- To perform a whole ocean carbon budget evaluation to resolve current major discrepancy between modelled and observed estimates of Ocean and anthropogenic carbon uptake and storage and to provide diagnostics in support of the GCP and the Intergovernmental Panel on Climate Change (IPCC).
- To establish the size of and controls of the different pumps to test the classical assumption that they are unchanged by climate change.
- To establish the role of fishing and industrial extraction processes on the Ocean Carbon Cycle and to deliver an estimate of the current state of the Ocean C Cycle to WP7 as the basis for its tasks.
WP3 | Impacts of Abiotic Climate Stressors (pH, O₂ & T) on the Biological Carbon Pump (BCP)
WP3 Leader: Jan Taucher (GEOMAR), Heriot Watt (Poulton)
Contributors: GEOMAR, Heriot Watt, Liverpool, NUI Galway, ULPGC, Exeter, LSCE
The key focus for WP3 is to undergo research activities to investigate the impact of ocean climate (temperature, T), acidification (pH) and deoxygenation (O2), and in light of recent increases in fire intensity, ash deposition on the biological carbon pump functioning. This will involve data synthesis, fieldwork in the Canaries and Southern Ocean, habitat and resilience model development to generate new understanding and parameterizations of the impact of climate multi-stressors (T, pH, O2, Aerosol) in the biological carbon pump. Key results will be introduced to models in collaboration with the partners in WP5.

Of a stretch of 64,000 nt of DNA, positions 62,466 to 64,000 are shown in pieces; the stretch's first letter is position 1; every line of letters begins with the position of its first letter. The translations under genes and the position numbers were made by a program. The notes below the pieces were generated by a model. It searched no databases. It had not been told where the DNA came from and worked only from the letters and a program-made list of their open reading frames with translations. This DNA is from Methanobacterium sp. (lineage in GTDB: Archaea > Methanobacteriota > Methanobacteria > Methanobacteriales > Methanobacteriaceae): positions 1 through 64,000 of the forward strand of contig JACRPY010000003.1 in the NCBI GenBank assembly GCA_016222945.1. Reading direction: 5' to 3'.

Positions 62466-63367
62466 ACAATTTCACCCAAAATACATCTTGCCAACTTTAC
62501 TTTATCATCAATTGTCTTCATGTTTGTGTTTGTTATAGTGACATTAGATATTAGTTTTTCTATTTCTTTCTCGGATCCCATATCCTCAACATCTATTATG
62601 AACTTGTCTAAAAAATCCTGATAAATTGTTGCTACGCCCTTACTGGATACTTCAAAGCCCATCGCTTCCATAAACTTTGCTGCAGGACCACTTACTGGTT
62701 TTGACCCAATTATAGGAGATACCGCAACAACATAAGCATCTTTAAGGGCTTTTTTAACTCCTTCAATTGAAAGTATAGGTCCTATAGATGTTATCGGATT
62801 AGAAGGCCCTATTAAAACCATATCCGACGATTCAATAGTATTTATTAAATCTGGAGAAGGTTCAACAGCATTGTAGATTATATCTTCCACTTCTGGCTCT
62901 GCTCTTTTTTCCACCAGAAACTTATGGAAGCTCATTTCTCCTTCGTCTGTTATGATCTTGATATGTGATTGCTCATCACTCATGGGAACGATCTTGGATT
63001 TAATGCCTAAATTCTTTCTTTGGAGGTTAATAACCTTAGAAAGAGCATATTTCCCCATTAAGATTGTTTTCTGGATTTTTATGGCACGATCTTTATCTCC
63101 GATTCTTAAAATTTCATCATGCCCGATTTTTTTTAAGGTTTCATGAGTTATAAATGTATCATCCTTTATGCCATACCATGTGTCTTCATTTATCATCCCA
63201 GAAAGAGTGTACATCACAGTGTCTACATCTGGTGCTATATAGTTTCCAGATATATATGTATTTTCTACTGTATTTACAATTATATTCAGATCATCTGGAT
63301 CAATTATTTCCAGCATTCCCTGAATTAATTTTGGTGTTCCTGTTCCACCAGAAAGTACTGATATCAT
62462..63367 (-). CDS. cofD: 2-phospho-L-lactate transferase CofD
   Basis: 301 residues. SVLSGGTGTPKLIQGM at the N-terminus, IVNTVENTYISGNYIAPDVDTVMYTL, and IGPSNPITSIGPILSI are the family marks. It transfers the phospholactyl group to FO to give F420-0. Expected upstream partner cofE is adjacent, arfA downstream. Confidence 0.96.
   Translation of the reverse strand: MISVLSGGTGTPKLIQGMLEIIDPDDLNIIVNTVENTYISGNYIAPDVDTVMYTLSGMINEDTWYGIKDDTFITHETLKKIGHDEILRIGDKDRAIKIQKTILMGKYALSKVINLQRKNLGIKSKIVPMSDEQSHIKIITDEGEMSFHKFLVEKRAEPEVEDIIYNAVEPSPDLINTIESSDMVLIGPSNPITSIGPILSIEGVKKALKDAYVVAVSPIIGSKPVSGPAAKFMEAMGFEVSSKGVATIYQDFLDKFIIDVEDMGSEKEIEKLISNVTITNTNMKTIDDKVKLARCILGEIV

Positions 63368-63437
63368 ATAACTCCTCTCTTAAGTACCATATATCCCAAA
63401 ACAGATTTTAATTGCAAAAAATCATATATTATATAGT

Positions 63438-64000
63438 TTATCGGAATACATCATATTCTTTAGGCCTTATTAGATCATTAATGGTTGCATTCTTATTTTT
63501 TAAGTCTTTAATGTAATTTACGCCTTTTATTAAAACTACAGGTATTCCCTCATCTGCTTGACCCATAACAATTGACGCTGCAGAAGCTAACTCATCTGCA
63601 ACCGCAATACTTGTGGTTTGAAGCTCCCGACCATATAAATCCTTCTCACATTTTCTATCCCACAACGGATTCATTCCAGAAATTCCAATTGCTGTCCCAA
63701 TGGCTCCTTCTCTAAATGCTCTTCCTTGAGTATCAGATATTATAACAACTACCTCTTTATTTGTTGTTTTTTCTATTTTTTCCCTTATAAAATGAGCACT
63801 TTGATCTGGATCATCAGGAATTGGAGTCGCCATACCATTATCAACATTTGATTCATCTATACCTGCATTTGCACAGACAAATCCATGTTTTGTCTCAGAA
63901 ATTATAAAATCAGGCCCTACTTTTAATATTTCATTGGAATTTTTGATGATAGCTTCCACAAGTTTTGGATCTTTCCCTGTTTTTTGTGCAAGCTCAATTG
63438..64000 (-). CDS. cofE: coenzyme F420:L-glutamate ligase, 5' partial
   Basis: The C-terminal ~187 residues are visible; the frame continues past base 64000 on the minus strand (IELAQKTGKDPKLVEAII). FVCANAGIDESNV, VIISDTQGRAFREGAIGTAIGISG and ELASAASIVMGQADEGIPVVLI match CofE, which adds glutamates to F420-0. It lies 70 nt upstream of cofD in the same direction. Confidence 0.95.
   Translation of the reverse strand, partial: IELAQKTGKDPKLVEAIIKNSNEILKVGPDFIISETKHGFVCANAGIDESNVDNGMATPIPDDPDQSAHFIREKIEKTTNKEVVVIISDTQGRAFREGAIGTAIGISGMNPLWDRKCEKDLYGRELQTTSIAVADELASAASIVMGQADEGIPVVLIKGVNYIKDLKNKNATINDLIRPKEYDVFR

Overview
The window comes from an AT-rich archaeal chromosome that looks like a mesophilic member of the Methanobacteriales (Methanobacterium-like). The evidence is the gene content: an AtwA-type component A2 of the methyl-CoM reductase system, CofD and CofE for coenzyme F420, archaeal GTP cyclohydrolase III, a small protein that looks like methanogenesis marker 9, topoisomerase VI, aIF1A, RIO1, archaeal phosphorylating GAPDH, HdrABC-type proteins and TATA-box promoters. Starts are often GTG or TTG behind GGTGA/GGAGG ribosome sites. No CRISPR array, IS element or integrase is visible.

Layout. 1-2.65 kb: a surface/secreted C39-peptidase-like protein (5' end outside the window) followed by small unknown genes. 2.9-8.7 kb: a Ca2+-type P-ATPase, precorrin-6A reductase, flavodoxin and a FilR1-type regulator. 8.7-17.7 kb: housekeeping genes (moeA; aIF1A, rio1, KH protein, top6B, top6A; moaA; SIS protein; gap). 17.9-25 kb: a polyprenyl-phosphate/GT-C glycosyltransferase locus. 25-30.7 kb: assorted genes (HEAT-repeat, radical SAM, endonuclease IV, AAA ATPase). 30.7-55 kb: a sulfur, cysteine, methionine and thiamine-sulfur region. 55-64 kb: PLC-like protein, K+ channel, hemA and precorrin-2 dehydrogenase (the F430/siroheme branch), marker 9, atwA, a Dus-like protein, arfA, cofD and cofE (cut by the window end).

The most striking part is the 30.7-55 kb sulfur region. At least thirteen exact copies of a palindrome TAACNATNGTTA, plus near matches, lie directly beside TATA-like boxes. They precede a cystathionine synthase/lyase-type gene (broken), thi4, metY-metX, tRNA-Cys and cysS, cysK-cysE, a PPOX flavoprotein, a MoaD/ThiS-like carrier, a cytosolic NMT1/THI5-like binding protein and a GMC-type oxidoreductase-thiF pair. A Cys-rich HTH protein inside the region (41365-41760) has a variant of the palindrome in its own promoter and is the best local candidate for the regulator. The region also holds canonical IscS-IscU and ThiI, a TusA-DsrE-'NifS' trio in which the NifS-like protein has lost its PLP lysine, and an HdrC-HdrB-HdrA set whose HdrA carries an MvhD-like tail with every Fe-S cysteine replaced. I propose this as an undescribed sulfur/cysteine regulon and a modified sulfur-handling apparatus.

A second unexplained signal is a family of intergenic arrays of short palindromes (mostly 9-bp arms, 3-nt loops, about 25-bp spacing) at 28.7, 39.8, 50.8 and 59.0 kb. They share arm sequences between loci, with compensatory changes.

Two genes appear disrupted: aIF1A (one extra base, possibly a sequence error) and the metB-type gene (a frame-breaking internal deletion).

- Establish the role of T, pH and O₂ on the surface production and quality of biogenic matter
- Establish the role of T, pH and O₂ on remineralization length scales
- Assess the relative sensitivity of major contributors to the carbonate pump to T, pH and O₂.
- Develop parameterisations linking key processes to environmental and biological parameters.
WP4 | Ecosystem controls on carbon sequestration
WP4 Leaders: Stephanie Henson (NOC) and Javier Arístegui (ULPGC)
Contributors: DTU-Aqua, AMU, AWI, University of Azores, PML, IIM-CSIC, IMR